Photophobia means that your eyes are sensitive to light. The light may be painful. Photophobia is associated with many eye conditions and other medical issues.
The literal definition of photophobia is “fear of light.” However, in medicine, it refers to your eyes’ sensitivity to light, especially bright light, which can cause discomfort and even pain.
Light sensitivity can be associated with several types of medical conditions. It can also happen as a result of temporary occurrences, like having your eyes dilated for a medical examination.
If you have a sensitivity to light, you may:
There are different types of photophobia: consensual and direct. Direct photophobia refers to eye pain that happens with light shining on the eye itself, while consensual refers to eye pain in the opposite eye when light is shining on one eye. True photophobia is thought to be consensual.
There are several conditions associated with photophobia. Many of them are ocular (eye-related), while others are associated with your nervous system (neurologic causes). Certain medications can also contribute to having an abnormal sensitivity to light.
Dry eye is the most common condition associated with photophobia.
Some eye conditions related to light sensitivity include:
Treating photophobia depends on finding out what’s causing it and then treating the cause.
It’s likely that your provider will do some tests to diagnose the condition that’s causing the photophobia. These steps may include:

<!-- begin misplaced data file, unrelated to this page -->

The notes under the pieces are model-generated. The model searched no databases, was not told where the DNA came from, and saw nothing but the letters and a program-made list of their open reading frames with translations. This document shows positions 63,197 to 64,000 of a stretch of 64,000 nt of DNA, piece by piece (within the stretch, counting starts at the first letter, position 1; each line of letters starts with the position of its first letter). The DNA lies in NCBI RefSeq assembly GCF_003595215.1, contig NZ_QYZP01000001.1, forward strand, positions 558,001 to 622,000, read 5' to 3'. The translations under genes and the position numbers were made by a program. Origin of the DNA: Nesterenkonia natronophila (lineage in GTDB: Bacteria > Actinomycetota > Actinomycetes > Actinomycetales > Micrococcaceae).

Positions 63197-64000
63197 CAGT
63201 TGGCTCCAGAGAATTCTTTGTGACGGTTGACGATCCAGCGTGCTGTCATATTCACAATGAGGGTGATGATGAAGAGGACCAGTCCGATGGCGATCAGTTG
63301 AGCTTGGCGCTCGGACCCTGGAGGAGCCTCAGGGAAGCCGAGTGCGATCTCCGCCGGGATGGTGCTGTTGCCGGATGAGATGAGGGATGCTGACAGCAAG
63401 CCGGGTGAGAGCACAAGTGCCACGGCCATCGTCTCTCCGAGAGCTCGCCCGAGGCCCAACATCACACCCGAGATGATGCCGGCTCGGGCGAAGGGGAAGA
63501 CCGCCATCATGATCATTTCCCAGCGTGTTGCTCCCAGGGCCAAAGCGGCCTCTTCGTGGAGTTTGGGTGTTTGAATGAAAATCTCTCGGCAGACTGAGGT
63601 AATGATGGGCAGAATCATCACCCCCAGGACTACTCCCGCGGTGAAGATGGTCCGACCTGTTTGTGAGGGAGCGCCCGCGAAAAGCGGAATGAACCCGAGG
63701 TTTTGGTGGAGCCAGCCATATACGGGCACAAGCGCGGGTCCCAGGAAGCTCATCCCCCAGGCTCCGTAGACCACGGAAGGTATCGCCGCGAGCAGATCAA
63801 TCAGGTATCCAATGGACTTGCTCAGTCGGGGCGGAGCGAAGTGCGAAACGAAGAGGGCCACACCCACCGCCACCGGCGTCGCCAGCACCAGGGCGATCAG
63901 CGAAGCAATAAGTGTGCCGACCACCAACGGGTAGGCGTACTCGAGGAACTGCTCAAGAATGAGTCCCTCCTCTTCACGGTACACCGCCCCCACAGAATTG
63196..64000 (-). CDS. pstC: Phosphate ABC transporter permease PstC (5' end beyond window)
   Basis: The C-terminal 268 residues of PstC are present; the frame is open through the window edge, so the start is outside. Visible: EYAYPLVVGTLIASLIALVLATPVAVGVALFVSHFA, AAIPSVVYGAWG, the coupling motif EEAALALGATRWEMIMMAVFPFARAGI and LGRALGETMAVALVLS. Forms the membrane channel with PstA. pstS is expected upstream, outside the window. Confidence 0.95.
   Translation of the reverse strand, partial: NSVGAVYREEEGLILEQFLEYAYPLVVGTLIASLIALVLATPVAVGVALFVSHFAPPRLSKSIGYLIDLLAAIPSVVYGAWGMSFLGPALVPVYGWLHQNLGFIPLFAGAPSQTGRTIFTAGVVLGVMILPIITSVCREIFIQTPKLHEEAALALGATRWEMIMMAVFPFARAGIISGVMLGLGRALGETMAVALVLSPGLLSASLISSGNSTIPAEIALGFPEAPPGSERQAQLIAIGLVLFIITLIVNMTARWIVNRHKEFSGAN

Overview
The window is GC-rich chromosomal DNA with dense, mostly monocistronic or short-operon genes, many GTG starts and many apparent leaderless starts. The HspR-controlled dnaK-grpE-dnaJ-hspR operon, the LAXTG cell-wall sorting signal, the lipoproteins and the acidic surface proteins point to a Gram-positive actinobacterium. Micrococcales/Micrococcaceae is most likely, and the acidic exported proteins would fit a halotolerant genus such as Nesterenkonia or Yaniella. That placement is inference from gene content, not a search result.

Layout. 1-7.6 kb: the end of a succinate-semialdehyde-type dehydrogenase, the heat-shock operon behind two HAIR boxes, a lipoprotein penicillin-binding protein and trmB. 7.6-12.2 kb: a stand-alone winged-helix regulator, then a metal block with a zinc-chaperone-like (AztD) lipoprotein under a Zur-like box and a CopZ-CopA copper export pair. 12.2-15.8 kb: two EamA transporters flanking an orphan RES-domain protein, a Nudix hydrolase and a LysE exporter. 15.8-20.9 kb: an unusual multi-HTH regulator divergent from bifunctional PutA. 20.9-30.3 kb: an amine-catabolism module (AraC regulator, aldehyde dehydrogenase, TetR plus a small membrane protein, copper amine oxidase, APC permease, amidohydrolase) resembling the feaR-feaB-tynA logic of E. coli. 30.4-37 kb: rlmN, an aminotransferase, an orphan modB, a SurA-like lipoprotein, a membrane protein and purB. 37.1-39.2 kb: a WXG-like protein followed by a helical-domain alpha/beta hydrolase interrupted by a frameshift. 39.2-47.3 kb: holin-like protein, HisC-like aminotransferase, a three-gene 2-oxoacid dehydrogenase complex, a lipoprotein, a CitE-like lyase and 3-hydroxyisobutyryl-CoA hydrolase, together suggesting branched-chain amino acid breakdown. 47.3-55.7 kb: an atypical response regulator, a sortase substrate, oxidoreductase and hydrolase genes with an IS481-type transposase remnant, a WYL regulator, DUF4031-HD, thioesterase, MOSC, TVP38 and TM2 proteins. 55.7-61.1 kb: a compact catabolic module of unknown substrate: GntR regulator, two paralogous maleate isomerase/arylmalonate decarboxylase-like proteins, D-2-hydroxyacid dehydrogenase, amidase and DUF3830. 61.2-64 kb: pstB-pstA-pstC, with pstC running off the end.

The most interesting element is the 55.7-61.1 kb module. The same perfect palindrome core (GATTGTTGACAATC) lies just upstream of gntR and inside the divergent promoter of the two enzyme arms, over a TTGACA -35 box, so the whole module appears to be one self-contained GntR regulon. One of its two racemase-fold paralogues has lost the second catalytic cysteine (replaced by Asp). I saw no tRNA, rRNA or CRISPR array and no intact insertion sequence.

Your provider can suggest treatment when the diagnosis is complete. Possible treatments may include:
When treating photophobia at home, you may find it useful to:
Generally, you can’t prevent photophobia. You can, however, make and keep a regular schedule of eye care appointments. Keeping your body healthy will help you keep your eyes healthy.
You should note and report any new or worsening instance of eye discomfort or pain to your provider. Let them know if you have sensitivity even if it doesn’t actually hurt.
Photophobia describes your eyes’ sensitivity to light. Photosensitivity is a term that describes your skin’s sensitivity to sunlight due to an immune system issue or drug reaction.
Photophobia is a sensitivity to light. Phonophobia is defined as a fear of sound and may refer to an abnormal sensitivity to sound. Phonophobia and photophobia may appear together if you have other medical disorders, including migraine headaches or a traumatic brain injury.
Photophobia clears up if healthcare providers can treat the disorder causing it, like uveitis, for example. But it won’t clear up if it’s due to a congenital disorder, low pigment or lack of pigment. If it’s from dry eyes, your provider can help you manage your symptoms, but it’s often permanent.
Photophobia can be a symptom of diseases that can cause blindness, but photophobia itself doesn’t cause blindness.
If you have photophobia (light sensitivity), you may find that it’s a trigger for you if you have certain conditions. You may get dizzy if you’re triggered by bright lights or flashing lights. But photophobia itself doesn’t cause dizziness.
A note from Cleveland Clinic
If you have photophobia, you’re more sensitive to light than other people may be. Light may actually cause your eyes to hurt. Photophobia is generally a symptom of another condition. These conditions range from mild and commonplace to more serious and rare. If you find that light bothers you more than it used to, call your eye care professional and make an appointment. Treating photophobia begins with finding out what’s causing it.
Last reviewed by a Cleveland Clinic medical professional on 10/04/2023.
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